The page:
Shopping Cart

Masks for Coronavirus. What's the Difference?

Posted by Janet Rhodes on

It is now mandatory in England to wear a mask or cloth face covering when on public transport and it's advised when social distancing is difficult. A cloth face mask won't totally block the coronavirus, but it’s an added layer of protection against airborne viral droplets for you and the people around you when you use it along with regular handwashing and social distancing measures.

What's an N95?

You may have seen some masks described as N95. These are respirator masks that are designed to create a facial seal and fit tightly to the face. Non-valved respirators provide good two way protection by filtering both inflow and outflow of air. They protect the wearer by filtering out at least 95% (hence the N95) of the smallest (0.3 micron) particles in the air but to do that they must fit just right. They can be worn for up to 8 hours. Available as disposable (pictured), half face or full face.

N95 is an American standard managed by NIOSH – part of the Center for Disease Control (CDC), whereas Europe uses a “filtering face piece” score (FFP). You will see European face masks described as FFP1, FFP2 or FFP3. Rather confusingly, they may also be identified as P1/P2/P3 which is a second standard.

This is how the different standards compare:

Respirator Standard Filter Capacity (% of particles removed that are 0.3 microns or larger)

FFP1 & P1 - At least 80%

FFP2 & P2 - At least 94%

N95 - At least 95%

So the closest European equivalent to the American N95 (rated 95%) are FFP2 and P2 respirators (rated 94%).

What about respirator masks from China?

The Chinese KN95 standard has an equivalent specification to N95/FFP2. Look for GB 2626-2006 written on KN95 respirators from China, (replaced on July 1st by GB 2626-2019, an updated specification.)

There’s no guarantee that in practice all KN95 respirators meet this standard though to be fair, with the current respirator shortage, the same unfortunately goes for N95/FFP respirators too.

We have managed to find some good quality KN95 Respirator Masks that meet the required standard at a good price. They're on the Allergy Best Buys website here.

KN95 respirators are usually held in place by over-ear elastic loops, rather than behind the head elastics. This can result in a weaker seal. There are videos on YouTube showing methods for tightening them. Products called “ear savers” can also aid with tightening, and can be found on our website here.

Surgical Masks

Surgical Masks are single-use masks that fit loosely over the nose and mouth. They should be worn for a maximum of 4 hours per use. They are often blue or white with a contrasting border. These masks provide barrier protection against the large droplets that come from someone's cough or sneeze, but they won't protect against all germs as they are too loose. Surgical Masks won’t block the tiniest particles that carry coronavirus.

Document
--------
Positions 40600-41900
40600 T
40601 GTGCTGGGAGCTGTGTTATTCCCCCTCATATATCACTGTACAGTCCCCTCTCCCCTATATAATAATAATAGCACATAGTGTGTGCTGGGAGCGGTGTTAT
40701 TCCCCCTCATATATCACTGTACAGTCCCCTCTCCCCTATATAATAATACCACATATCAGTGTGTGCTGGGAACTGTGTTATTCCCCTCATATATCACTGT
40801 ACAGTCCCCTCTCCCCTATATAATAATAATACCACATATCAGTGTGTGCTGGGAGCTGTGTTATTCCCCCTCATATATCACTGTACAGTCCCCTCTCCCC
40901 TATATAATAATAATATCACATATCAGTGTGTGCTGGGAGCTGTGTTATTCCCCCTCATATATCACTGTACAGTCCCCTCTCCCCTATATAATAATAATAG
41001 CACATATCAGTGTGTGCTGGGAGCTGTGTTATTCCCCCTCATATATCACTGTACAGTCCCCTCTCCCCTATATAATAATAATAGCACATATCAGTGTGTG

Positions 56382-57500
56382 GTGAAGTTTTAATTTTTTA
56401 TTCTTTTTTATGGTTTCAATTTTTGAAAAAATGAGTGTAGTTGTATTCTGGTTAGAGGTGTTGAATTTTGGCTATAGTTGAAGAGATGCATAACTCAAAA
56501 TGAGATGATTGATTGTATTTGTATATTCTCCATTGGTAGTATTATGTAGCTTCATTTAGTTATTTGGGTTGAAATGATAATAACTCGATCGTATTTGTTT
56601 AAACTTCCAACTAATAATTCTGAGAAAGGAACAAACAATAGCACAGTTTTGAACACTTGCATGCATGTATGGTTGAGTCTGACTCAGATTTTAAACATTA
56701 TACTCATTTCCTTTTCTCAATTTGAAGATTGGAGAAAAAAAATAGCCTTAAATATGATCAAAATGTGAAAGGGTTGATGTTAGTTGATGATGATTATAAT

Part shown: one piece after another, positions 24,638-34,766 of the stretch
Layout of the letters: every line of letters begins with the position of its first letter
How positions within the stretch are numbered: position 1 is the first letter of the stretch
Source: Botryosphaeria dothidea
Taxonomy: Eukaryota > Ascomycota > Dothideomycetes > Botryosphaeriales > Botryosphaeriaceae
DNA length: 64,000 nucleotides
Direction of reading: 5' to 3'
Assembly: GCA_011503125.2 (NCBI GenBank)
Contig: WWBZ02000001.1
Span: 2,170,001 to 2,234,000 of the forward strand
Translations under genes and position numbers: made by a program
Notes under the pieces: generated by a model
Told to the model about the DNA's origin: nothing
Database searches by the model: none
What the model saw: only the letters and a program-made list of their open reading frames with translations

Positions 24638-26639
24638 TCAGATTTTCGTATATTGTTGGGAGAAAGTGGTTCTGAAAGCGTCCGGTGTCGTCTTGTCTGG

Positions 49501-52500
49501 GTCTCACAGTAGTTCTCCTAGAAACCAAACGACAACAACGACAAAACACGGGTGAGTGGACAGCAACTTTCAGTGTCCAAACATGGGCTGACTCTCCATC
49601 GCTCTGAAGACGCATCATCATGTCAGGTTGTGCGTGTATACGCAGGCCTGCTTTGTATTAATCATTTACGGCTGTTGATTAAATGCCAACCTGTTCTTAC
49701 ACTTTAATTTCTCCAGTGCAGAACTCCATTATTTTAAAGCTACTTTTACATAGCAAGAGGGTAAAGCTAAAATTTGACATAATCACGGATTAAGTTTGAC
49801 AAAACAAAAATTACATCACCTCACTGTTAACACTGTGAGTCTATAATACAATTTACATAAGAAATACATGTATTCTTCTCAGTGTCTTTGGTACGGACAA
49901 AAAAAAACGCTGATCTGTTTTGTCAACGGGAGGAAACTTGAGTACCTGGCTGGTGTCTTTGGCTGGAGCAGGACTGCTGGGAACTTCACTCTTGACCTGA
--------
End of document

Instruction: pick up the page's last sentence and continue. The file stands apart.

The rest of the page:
We have identified some reputable suppliers of N95 and Surgical Face Masks that meet the necessary standards. You can order with confidence here. 

Masks for non-health care workers

Cloth masks or face coverings are best for people who don't work in healthcare. There are plenty available to buy, home-crafted by volunteers or created by fashionable designers. You can make your own from an old T-shirt, making a pocket to hold a piece of kitchen paper or HEPA vacuum filter for extra protection. Or you can tie a scarf like a bandanna round your nose and mouth.

Our earlier blog post -  Homemade face masks for COVID-19. What you need to know - gives lots of useful tips on making your own face coverings and the best material to make them from. There’s also an excellent video link in the blog showing how to make a mask just by folding, without sewing. Highly recommended viewing. 

Regular customers of Allergy Best Buys will be familiar with the range of masks which we sell year round for people with hayfever, chemical sensitivity or who have problems with airborne pollutants that trigger their symptoms. 

These masks have a number of benefits in terms of fit and comfort. As they are washable and re-usable they're  more cost-effective than single-use masks to protect against viral droplets. 

QMask MicroAir Screen

My particular favourite is the Q Mask MicroAirScreen (pictured left) which I wear when cutting back ivy. It has pleats that pop away from your mouth and is really comfortable to wear. It also comes in a size that fits children.

You can buy the MicroAirScreen Mask VAT free if you have asthma or allergies. 

Respro Allergy Mask

My son wears a Respro Allergy Mask to combat traffic fumes and pollen when cycling. He now also wears it when he's in the supermarket. It has N95 filtration, so is perfect for protection against COVID-19. You can buy the Respro Mask VAT free if you have asthma or allergies. 

Feel free to share my blog!

Janet Rhodes, Founder, Allergy Best Buys

Older Post Newer Post


Leave a comment

Please note, comments must be approved before they are published